• The morphological and behavioral similarities between placental mammals and marsupials are often startling. Convergent evolution, or the tendency for species to adapt in comparable ways to similar surroundings, is one example of such resemblances. As a result, marsupials that resemble moles, shrews, squirrels, mice, dogs, and hyenas exist. Others are the ecological equivalents of cats and rabbits, similar in behavior but not in anatomy.
  • Because of their simpler brains, marsupial animals are far less intellectual than placentals.
  • The brain of marsupials differs significantly in form and mass from placentals. The corpus callosum, a component of the placental brain that links the two cerebral hemispheres, is missing. The brain of a marsupial is likewise smaller than its bodily size.
  • Their vocalization is less varied and restricted than that of placentals. Male koalas' rutting roars, which sound vicious, are a striking and unexpected exception.
  • Apart from short-lived pair connections during mating, most marsupials appear to have no lasting social organization.

Conclusion:

  • A marsupial is a mammal that nurtures its young in an external pouch on the front or underside of its body.
  • Babies born to marsupial animals are not fully mature.
  • On the other hand, a placental is a mammal that completes embryo development inside the mother and is sustained by the placenta.
  • A placental animal grows inside its mother's body until its bodily systems are capable of functioning independently.
  • More than 100 million years ago, marsupials and placental mammals split from a shared ancestor and had developed independently ever since. Convergence is the name given to this common evolutionary process.

FAQs:

1. Did placental mammals evolved from marsupials?

More than 100 million years ago, marsupials and placental mammals split from a shared ancestor and had developed independently ever since. Convergence is the name given to this common evolutionary process.

2. Are marsupials non placental mammals?

Monotremes and marsupials are non-placental mammals, which means the young do not have a placenta to connect to the mother. Marsupials carry their offspring in a pouch until they reach adulthood. Monotremes are the most basic mammal species, with offspring hatching from eggs.

3. when did placental and marsupial mammals split?

Juramaia (placental mammals that certainly originated after placentals and marsupials separated) and other early cousins of placental mammals were around more than 150 million years ago. Both pieces of data aligned, indicating a placental/marsupial divide between 160 and 180 million years ago.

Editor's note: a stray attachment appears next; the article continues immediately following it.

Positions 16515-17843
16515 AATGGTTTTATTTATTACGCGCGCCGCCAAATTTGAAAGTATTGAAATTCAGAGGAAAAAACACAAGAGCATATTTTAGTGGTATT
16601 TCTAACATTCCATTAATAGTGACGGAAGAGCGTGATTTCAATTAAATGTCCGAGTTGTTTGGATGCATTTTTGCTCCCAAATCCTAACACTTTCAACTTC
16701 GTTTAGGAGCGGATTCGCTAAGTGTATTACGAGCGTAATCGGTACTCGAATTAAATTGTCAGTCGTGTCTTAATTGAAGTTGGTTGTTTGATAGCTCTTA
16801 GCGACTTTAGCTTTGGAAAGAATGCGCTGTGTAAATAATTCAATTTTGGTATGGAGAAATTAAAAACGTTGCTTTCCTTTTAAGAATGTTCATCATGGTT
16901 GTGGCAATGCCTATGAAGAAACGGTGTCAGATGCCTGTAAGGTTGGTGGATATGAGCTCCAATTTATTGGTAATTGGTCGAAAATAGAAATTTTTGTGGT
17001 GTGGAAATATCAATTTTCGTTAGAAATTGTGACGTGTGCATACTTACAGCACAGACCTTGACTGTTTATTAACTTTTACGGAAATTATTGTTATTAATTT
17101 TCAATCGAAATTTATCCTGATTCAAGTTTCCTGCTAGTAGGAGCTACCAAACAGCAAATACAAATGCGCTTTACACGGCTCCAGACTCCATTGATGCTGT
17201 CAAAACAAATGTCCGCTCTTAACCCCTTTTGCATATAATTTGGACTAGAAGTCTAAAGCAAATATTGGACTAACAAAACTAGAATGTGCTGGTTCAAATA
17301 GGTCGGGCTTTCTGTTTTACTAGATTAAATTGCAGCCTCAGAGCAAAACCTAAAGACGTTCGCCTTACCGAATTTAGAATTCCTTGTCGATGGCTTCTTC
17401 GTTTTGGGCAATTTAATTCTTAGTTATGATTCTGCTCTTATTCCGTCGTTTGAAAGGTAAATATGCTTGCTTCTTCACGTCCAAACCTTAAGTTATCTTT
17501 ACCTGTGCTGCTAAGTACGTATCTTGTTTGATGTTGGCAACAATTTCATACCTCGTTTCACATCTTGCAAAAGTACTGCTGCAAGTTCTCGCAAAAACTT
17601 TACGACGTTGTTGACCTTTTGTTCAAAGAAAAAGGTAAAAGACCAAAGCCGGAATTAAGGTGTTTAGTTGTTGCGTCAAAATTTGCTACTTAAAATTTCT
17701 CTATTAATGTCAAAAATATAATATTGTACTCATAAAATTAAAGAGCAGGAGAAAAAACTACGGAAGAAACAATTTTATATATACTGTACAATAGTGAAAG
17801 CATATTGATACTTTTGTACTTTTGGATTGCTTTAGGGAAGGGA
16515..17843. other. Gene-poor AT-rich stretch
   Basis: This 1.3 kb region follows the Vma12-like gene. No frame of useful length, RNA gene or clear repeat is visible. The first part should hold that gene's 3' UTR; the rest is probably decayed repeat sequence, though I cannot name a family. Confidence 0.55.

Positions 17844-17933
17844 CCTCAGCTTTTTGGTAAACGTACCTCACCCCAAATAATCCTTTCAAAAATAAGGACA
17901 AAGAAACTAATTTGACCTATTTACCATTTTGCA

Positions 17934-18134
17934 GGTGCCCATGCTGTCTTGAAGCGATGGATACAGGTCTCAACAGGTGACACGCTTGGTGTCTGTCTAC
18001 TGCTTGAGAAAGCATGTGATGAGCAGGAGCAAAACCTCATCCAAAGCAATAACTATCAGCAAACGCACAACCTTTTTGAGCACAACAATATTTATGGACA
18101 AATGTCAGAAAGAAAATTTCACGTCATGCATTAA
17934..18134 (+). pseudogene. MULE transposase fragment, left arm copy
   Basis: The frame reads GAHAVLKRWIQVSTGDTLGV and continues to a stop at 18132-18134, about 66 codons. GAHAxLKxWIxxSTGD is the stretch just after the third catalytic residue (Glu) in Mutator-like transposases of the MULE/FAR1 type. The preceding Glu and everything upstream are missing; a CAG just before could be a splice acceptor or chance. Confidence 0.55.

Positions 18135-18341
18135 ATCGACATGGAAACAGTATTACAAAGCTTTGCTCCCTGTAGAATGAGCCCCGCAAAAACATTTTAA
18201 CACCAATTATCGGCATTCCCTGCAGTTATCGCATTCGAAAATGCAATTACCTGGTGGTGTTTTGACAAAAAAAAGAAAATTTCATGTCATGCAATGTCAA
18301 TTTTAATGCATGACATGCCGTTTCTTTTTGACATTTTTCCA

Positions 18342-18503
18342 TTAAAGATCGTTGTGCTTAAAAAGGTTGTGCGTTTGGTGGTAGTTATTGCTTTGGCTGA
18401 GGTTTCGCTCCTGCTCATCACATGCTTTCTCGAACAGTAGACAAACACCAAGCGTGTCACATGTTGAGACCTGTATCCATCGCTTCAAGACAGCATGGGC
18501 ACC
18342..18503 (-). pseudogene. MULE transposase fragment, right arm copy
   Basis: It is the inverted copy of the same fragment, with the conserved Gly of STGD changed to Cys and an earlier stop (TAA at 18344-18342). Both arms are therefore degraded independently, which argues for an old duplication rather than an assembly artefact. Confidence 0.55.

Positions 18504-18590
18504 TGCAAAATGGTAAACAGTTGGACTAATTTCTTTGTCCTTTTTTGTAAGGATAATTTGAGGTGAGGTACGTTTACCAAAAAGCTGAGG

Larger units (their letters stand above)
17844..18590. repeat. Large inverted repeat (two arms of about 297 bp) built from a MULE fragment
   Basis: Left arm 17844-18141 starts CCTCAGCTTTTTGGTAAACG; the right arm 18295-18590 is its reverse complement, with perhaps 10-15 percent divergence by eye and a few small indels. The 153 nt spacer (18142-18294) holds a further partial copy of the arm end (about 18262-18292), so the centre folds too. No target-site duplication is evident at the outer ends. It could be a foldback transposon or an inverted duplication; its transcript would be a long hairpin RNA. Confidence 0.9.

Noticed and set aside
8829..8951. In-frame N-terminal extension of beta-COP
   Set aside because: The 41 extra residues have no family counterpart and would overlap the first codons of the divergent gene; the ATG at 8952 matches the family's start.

4. How are placental and marsupial mammals different?

A marsupial is a mammal that nurtures its young in an external pouch on the front or underside of its body. On the other hand, a placental is a mammal that completes embryo development inside the mother and is sustained by the placenta.

5. Which animals evolved first — marsupial or placental?

About 130 million years ago, marsupials appeared, and they ate insects and worms and were quite little. About 110 million years ago, placental animals developed.

6. Did mammals evolve from amphibians?

At least 300 million years ago, reptiles descended from an amphibian predecessor. Both mammals and birds have reptile-like forebears. Approximately 200 million years ago, the first mammals arose, and the first birds about 150 million years ago.

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Sources:

  1. Placental Mammals. https://flexbooks.ck12.org/cbook/ck-12-biology-flexbook-2.0/section/12.28/primary/lesson/placental-mammals-bio/. Accessed 6 Dec, 2021.
  2. Marsupials. https://flexbooks.ck12.org/cbook/ck-12-biology-flexbook-2.0/section/12.29/primary/lesson/marsupials-bio/. Accessed 6 Dec, 2021.
  3. PLACENTAL MAMMALS AND THEIR MARSUPIAL COUNTERPARTS. https://www.scienceworld.ca/stories/placental-mammals-and-their-marsupial-counterparts/. Accessed 6 Dec, 2021.
  4. Reproduction: What is a placental mammal anyway?. https://elifesciences.org/articles/30994. Accessed 6 Dec, 2021.